Florence celebrates April 25th. The history you may not know
City of art par excellence, here the liberation arrived on August 11, 1944 to be exact and to "save" it were its magnificent monuments
History is well known, the Ponte Vecchio - with its wonderful shops and centuries-old arches, was the only one that was not undermined by the Germans and remained intact, even though the streets and buildings that surrounded it were gutted without mercy. According to some recent evidence, it was the courage of a man, Burgasso for all, who was responsible for opening and closing the jewellers' shops: it was he who cut the mines in via de' Ramaglianti behind Borgo San Jacopo on the night between 3 and 4 August 1944.
The bridges blown up changed the face of the city in one night and changed its geography, because thousands of families were forced to evacuate and many sought refuge in the Oltrarno, in the rooms of Palazzo Pitti and in the Boboli gardens. The Vasari Corridor - like the whole Oltrarno area, which was bombed from Monte Morello and Fiesole, as well as from the shots of the fascist snipers left to hold the city at gunpoint - also became an instrument to free the city. Two young partisans understand that it is still practicable and, with the help of the traffic police, the Corridor hides a telephone line from the Nazis through which the insurrection plan is agreed upon: it will begin at 6.45 a.m. on 11 August at the clear chimes of the Martinella in Palazzo Vecchio. To echo it the bell of the Bargello, while the partisans gathered in Oltrarno recognizing the signal of attack will ford the Arno to the Pescaia di Santa Rosa.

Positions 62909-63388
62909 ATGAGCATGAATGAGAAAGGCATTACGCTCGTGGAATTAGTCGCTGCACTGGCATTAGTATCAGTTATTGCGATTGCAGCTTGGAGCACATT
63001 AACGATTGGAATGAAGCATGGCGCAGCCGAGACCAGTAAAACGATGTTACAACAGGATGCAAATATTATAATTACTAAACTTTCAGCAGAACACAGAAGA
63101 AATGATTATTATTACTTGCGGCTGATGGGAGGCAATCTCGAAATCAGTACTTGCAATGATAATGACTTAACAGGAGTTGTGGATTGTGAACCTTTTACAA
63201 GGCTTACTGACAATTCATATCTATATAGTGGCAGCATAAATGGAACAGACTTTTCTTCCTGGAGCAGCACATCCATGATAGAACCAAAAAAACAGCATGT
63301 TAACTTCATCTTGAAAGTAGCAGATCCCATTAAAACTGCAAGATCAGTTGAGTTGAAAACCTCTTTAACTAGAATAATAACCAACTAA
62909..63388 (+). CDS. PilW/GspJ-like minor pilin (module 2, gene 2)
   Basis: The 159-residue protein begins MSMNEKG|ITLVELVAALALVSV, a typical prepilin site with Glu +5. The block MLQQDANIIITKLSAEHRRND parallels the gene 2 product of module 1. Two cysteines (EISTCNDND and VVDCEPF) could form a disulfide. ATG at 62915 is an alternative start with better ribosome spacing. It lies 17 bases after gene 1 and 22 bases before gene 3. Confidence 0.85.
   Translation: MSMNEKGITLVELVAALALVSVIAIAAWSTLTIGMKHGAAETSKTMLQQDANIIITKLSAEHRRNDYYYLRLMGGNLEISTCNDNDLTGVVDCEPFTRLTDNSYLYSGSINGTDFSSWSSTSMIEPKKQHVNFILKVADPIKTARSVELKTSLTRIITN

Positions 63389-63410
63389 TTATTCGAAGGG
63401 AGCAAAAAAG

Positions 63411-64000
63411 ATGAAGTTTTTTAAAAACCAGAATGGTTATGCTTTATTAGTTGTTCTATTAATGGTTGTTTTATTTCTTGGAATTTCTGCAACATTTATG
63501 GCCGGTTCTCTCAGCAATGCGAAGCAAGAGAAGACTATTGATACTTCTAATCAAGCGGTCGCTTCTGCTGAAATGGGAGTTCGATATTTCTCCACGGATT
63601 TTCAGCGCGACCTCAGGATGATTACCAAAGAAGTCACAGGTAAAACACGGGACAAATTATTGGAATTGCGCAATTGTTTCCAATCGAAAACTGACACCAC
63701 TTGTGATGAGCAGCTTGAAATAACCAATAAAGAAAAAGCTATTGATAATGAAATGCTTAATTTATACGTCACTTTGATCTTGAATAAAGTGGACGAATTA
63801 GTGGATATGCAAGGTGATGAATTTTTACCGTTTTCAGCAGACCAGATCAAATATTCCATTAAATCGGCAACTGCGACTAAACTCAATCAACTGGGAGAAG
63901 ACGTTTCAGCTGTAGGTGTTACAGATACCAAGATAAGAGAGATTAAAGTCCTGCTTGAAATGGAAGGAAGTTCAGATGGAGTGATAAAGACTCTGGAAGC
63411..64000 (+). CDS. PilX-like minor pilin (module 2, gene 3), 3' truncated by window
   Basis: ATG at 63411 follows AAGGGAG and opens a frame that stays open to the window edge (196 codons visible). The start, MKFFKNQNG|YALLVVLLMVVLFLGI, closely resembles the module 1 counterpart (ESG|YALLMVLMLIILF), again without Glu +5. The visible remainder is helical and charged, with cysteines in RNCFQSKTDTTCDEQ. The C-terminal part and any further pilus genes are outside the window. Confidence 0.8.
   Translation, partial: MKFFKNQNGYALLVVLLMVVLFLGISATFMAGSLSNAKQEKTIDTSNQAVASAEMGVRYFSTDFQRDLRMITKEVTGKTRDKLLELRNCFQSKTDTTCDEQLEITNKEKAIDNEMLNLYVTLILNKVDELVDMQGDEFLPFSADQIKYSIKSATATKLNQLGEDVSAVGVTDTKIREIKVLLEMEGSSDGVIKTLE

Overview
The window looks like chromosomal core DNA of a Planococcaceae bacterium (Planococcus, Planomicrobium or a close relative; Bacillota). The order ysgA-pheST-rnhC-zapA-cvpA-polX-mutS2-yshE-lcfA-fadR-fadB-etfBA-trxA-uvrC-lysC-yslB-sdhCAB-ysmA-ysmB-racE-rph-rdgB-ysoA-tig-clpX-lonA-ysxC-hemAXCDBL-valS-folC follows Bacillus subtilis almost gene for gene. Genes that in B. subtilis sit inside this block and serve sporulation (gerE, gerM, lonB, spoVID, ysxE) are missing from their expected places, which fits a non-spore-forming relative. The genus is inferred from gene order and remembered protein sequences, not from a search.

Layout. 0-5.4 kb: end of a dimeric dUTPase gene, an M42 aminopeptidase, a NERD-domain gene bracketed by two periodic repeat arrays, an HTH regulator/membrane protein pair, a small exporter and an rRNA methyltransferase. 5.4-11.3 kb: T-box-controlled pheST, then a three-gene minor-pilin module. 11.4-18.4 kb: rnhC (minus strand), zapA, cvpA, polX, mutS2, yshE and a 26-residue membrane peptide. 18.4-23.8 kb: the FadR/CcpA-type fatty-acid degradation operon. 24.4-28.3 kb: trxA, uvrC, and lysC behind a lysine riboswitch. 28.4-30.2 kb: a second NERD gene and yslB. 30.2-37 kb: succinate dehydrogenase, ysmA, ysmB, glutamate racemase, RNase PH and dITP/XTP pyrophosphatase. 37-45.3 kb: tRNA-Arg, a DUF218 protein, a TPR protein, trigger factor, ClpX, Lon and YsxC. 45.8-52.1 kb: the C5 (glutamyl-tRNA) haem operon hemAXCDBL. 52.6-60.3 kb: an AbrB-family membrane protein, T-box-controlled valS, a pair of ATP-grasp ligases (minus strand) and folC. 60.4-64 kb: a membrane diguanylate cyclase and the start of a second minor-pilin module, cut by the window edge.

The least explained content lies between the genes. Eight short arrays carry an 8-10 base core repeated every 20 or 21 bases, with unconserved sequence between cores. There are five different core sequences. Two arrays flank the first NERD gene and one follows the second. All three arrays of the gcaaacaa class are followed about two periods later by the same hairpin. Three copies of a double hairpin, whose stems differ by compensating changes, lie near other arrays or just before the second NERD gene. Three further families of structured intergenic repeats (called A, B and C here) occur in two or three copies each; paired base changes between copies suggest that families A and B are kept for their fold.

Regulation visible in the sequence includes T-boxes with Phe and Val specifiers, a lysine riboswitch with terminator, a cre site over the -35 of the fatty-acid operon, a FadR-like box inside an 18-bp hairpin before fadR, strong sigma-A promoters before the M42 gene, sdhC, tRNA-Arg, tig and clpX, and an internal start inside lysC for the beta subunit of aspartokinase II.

For days Florence has had neither water nor electricity, but the urban guerrilla warfare made up also of young relays moving ahead of the partisans street by street, palace by palace, continues until the end of August when the "Mugnone Line" that divided the city in two - from Cascine to Affrico - is finally broken. And only then could one begin to think that the chapels walled up to save them from the bombardments could be reopened and that the stained glass windows of the Laurentian Library, those of the Basilica of Santa Maria Novella and Santa Maria del Fiore, as well as those of the Church of Santo Spirito, could return to their place, coming out of hidden storerooms. Under the eyes of the Florentines who had also fought for them.
The Historical Archive Foto Locchi, placed under the protection of the Ministry of Cultural Heritage and Activities (MiBAC), is considered for its high historical and artistic value one of the most important at international level. A corpus of images in constant evolution, which, following recent acquisitions, now has over 5 million photographs on the history of Florence and Tuscany, from the 1930s to the present day, preserved in the form of original negatives. Images from the world of sport and entertainment, fashion and great history, but also picturesque fragments that tell the customs and everyday life of yesterday and today.